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The Canterbury Tales: The Second Nun's Tale

The Canterbury Tales: The Second Nun's Tale

by Geoffrey Chaucer

The Canterbury Tales: The Second Nun's Tale Lines 512-553 Summary

  • Cecilia says these words and others.
  • And Almachius becomes angry, and orders men to lead her home to her house.
  • "In her house," he commands, "Burn her in a bath of red flames."
  • And as he orders, so it is done in deed.
  • For they enclose her in a bath, and night and day fan a great fire under it. (They're trying to boil her to death.)
  • During the long night and the following day, despite all the fire and the bath's heat, Cecilia sits cold, and feels no pain. It doesn't make her sweat a drop.
  • But in that bath, Cecilia must lose her life: for Almachius, with wicked intention, sends his henchman to kill her in this bath.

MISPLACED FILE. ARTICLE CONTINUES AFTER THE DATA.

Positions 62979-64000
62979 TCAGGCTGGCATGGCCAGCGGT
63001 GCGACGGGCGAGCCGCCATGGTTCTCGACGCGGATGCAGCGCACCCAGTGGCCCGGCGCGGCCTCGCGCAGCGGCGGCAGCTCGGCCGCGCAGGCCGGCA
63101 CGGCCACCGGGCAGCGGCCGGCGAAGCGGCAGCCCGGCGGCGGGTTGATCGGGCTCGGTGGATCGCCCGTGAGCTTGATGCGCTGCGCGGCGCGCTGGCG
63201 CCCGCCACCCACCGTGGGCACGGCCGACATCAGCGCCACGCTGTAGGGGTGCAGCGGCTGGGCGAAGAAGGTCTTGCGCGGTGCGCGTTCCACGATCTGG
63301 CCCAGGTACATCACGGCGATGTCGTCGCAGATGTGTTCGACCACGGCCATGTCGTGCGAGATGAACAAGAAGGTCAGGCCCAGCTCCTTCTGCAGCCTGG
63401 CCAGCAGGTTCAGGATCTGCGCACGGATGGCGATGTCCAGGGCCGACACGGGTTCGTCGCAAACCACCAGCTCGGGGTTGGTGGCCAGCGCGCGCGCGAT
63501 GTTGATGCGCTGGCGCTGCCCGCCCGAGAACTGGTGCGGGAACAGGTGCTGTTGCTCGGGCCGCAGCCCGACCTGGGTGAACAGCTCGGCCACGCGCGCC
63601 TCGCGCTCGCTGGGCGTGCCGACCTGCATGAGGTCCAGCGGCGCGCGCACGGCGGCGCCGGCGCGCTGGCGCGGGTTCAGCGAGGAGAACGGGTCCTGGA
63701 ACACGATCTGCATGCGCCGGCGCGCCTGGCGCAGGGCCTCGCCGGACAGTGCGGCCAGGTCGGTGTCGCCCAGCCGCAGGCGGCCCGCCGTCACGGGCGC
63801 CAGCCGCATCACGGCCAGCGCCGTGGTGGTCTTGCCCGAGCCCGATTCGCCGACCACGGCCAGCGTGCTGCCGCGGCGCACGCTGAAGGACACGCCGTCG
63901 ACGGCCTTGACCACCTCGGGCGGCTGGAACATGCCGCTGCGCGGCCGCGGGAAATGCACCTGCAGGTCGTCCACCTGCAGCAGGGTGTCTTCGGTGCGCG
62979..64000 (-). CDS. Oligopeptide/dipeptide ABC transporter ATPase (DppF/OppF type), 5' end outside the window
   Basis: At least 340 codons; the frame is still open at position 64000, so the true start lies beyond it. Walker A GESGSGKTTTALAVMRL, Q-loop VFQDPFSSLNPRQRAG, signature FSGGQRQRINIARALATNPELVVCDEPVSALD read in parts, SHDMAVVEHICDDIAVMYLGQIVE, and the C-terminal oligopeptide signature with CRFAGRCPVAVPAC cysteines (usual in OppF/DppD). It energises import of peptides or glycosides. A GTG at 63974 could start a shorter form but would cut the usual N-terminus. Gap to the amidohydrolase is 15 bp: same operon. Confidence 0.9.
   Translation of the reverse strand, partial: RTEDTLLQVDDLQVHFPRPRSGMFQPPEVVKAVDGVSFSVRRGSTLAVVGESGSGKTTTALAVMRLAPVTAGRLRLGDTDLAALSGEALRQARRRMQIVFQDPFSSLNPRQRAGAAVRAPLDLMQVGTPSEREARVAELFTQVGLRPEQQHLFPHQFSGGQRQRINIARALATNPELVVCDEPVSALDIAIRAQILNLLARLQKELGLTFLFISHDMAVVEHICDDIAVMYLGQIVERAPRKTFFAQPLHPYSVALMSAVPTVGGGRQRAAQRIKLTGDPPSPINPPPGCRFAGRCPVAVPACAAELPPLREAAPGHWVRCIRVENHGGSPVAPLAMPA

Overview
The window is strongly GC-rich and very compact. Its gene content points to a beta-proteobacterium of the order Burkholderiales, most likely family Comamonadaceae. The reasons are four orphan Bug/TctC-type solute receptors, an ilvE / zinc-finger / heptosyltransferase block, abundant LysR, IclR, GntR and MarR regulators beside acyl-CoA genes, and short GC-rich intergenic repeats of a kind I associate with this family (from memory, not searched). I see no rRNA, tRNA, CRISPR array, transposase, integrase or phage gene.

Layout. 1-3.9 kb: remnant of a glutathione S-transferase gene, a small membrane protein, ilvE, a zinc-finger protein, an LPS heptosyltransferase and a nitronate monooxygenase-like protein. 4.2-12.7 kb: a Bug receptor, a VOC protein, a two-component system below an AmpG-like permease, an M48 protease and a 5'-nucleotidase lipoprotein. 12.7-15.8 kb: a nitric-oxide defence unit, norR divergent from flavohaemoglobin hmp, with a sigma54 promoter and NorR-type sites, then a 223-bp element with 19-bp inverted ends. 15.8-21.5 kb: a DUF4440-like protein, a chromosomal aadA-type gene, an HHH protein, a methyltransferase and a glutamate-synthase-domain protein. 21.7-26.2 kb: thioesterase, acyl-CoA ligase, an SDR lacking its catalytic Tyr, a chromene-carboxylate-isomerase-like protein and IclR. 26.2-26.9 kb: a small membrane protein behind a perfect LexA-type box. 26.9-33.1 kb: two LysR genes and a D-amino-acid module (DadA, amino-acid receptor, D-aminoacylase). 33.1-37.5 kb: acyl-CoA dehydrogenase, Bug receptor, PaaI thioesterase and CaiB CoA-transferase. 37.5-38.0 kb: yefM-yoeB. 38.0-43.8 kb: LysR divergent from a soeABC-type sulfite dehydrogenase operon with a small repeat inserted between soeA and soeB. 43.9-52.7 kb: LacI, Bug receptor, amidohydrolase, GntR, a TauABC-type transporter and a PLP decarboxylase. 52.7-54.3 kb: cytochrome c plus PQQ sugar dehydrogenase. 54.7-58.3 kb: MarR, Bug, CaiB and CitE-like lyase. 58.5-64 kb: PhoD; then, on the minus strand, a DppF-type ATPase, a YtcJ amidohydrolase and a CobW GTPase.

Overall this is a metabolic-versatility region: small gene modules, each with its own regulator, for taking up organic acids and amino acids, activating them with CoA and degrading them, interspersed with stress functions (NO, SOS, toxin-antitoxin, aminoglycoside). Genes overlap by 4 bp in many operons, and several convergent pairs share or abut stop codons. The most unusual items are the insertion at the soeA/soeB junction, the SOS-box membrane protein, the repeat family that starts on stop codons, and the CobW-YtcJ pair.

• The henchman strikes Cecilia in the neck three times, but he isn't able to split her neck in two and cut her head off.
  • And at that time, there is an law that says that no man is allowed to smite a fourth stroke. So the henchman can't try a fourth time to cut off her head.
  • Half dead, with her neck all cut up, he leaves Cecilia lying, and goes on his way.
  • The Christian folk who are all around Cecilia soak up her blood with sheets.
  • For three days, Cecilia lives in this torment, but never ceases to teach the faith to those she has converted. To them she preaches.
  • To them she gives her furniture and her things, putting them in the care of Pope Urban.
  • She says, "I asked God to have respite for three days, and no more, in order to recommend these souls to you, and in order that I might make of my house here a church permanently."
  • When Cecilia dies after three days, Urban fetches her body privately with his deacons, and buries it at night among his other saints.
  • He calls her house the Church of Saint Cecilia, and makes it holy.
  • In that house, to this day, in a noble manner, men serve Christ and his saints.

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